But no such considerations lessened Vergennes’s anxiety when Rayneval forwarded the last demand of the English Cabinet. It was manifest that the English were resolved to ask a price for Gibraltar to which the French could not agree, while on the other hand, the Spanish King kept himself aloof in sulky state, declaring that Spanish honor could accept no peace without Gibraltar. “I dropped my arms when I read your despatch,” Vergennes wrote Rayneval; “Porto Rico, Sainte-Lucie, la Trinite, do they think we do not know the value and importance of those possessions? . . . The King desires peace, . . . but this desire is a virtue and not a weakness. They are mistaken in England if they believe it is only necessary to inflate their demands in order to obtain them . . . If it is necessary to prolong the calamities of war, his Majesty will submit with resignation.” (Doniol, v, 234-235.)

      The negotiations for peace could not be conducted with entire secrecy, and from every side came voices of disapproval. There was a party in France eager to continue the war, and still more eager to discredit Vergennes. They declaimed in all the antechambers of Versailles against a policy that at the end of a successful war would sacrifice valuable possessions – the fair islands of Guadeloupe and Dominica and la Trinite – in order to gratify Spanish pride.

      There was also a strong party in England eager to continue the war and overthrow Shelburne, and they could make their sentiments known in Parliament and in the press. They declaimed against the ignominy of surrendering Gibraltar, which had been won and held by the expenditure of so much British blood, the possession of which was part of the heritage of British glory. “There is a great deal of bitterness and a great deal of indecency in the House of Commons,” wrote Rayneval (Rayneval to Vergennes, Dec. 4, 1782; Doniol, v, 251), to whom, naturally, the usages of a free government and criticisms of the ministers of the crown seemed very insolent. Nor were the opponents of the proposition consoled by the islands that were to be received in exchange. Spain might compensate France for her generosity by ceding to her the Spanish portion of San Domingo, and then France, said the English merchants and planters, as the owner of San Domingo would furnish sugar to all the markets of the world.

      So the French decided to continue the war, if England refused to cede Gibraltar, and Spain would not make peace without it. Such a decision showed the fidelity with which France kept her agreements with her allies, but it was not creditable to the wisdom of her rulers. If they had made an agreement which would involve the country in the evils of further warfare, for an object in which France had no interest, their only course was to break the agreement. Their highest duty was to their own country, they had no right to sacrifice the welfare of their people in an attempt to execute unwise compacts. Fortunately, they were saved the necessity of having to carry on a costly war, or to break a foolish bargain.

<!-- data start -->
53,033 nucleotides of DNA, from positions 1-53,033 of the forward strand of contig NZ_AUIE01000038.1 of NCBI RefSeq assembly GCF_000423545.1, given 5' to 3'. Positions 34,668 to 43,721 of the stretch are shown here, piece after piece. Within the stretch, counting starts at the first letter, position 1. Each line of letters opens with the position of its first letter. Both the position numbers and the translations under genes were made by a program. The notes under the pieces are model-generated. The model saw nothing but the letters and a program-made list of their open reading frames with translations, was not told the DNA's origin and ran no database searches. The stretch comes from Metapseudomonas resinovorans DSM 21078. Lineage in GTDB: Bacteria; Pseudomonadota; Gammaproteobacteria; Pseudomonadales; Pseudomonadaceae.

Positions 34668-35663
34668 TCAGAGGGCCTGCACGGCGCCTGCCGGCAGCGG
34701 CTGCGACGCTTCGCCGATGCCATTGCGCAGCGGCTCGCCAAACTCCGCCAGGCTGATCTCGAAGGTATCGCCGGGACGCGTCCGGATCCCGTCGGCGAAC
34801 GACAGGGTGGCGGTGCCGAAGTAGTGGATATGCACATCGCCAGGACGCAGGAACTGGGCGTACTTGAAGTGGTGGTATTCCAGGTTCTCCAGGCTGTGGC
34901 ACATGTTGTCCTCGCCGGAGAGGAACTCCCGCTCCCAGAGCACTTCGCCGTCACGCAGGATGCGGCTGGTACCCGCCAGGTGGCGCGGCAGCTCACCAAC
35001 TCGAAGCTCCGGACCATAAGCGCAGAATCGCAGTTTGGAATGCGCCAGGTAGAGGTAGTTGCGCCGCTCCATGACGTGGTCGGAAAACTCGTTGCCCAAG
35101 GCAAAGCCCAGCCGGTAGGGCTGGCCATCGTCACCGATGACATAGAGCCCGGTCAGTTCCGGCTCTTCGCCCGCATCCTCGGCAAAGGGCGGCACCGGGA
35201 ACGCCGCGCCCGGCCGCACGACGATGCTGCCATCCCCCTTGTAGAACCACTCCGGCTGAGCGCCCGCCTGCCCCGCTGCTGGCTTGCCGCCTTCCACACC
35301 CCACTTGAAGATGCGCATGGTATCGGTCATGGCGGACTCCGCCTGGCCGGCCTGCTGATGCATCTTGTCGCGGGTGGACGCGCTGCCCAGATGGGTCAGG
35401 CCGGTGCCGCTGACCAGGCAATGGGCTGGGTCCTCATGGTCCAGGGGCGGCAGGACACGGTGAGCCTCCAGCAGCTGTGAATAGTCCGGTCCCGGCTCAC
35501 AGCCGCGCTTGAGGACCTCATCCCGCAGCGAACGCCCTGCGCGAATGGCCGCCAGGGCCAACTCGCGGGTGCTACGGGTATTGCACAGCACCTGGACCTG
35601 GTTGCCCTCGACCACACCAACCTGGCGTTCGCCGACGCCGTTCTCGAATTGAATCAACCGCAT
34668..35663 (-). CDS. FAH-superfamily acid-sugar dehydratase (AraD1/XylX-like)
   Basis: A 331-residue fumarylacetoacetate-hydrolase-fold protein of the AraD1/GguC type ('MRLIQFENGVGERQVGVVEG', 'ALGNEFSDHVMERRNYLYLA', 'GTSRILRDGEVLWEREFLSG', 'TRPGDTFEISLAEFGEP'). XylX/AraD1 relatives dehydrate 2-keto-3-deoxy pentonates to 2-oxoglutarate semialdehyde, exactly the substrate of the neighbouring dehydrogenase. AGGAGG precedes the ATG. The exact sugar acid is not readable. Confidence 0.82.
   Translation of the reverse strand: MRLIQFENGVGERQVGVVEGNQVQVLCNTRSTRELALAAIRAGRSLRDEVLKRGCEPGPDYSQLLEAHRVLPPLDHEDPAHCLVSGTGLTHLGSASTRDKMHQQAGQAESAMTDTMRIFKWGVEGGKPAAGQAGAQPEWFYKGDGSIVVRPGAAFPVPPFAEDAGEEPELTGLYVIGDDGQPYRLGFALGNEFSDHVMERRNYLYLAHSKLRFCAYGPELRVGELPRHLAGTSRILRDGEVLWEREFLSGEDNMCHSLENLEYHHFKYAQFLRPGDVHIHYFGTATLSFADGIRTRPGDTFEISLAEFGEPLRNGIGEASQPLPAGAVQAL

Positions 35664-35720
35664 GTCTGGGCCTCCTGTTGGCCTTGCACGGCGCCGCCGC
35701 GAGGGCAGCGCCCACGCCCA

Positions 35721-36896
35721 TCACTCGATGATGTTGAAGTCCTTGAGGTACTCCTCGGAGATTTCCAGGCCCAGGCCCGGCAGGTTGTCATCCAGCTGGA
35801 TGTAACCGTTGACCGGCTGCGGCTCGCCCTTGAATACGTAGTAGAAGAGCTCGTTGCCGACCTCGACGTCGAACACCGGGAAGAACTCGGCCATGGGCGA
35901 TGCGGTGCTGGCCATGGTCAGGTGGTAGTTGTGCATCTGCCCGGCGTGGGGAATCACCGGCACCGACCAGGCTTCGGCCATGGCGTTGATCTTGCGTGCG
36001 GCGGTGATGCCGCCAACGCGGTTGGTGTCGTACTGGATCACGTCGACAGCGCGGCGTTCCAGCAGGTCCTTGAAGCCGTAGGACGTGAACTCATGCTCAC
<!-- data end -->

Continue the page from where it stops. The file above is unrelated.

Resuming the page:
The English now proposed that Florida and Minorca should be ceded to Spain instead of Gibraltar. Vergennes submitted the proposition to the Spanish minister at Paris, expecting the usual response, that the surrender of Gibraltar was the ultimatum of Spain. To his amazement, he was told that the Spanish King would accept the offer. Even now it is difficult to see what led to this change of heart. Possibly the ambassador’s instructions bade him say that Spain would never abandon Gibraltar so long as there was a chance of getting it; but when he saw that this determination would result in a continuation of the war, he was to admit that he had used the expression in a diplomatic sense.

      The decision was as grateful as it was unexpected. Vergennes was filled with joy that France had saved for herself the valuable islands which she had been ready to sacrifice in order to satisfy the demands of her ally. With Gibraltar still English, Shelburne believed he could present the treaty to Parliament without fear of disaster.

      There was now no obstacle to an agreement, and in January, 1783, the preliminaries between France and Spain were signed. “It is with the sweetest satisfaction,” writes Rayneval to Vergennes on January 20, – that after the trials of four months of negotiation, I inform you that the preliminaries of peace have been this day signed.”

      On September 3, 1783, the formal treaty of peace was signed by the representatives of the four nations which had been at war. In view of all that had gone before, the American commissioners, at Vergennes’s request, executed a declaration that in signing the preliminary articles they had no object but to facilitate the progress of the negotiation, and that their act was in no wise to be regarded as an abandonment of their engagements with France. “We hope this treaty will dispel suspicion and show that the young republic places above all else fidelity and constancy in its engagements.” (Doniol, v, 277. Jay was absent, but Franklin and Adams executed the paper.)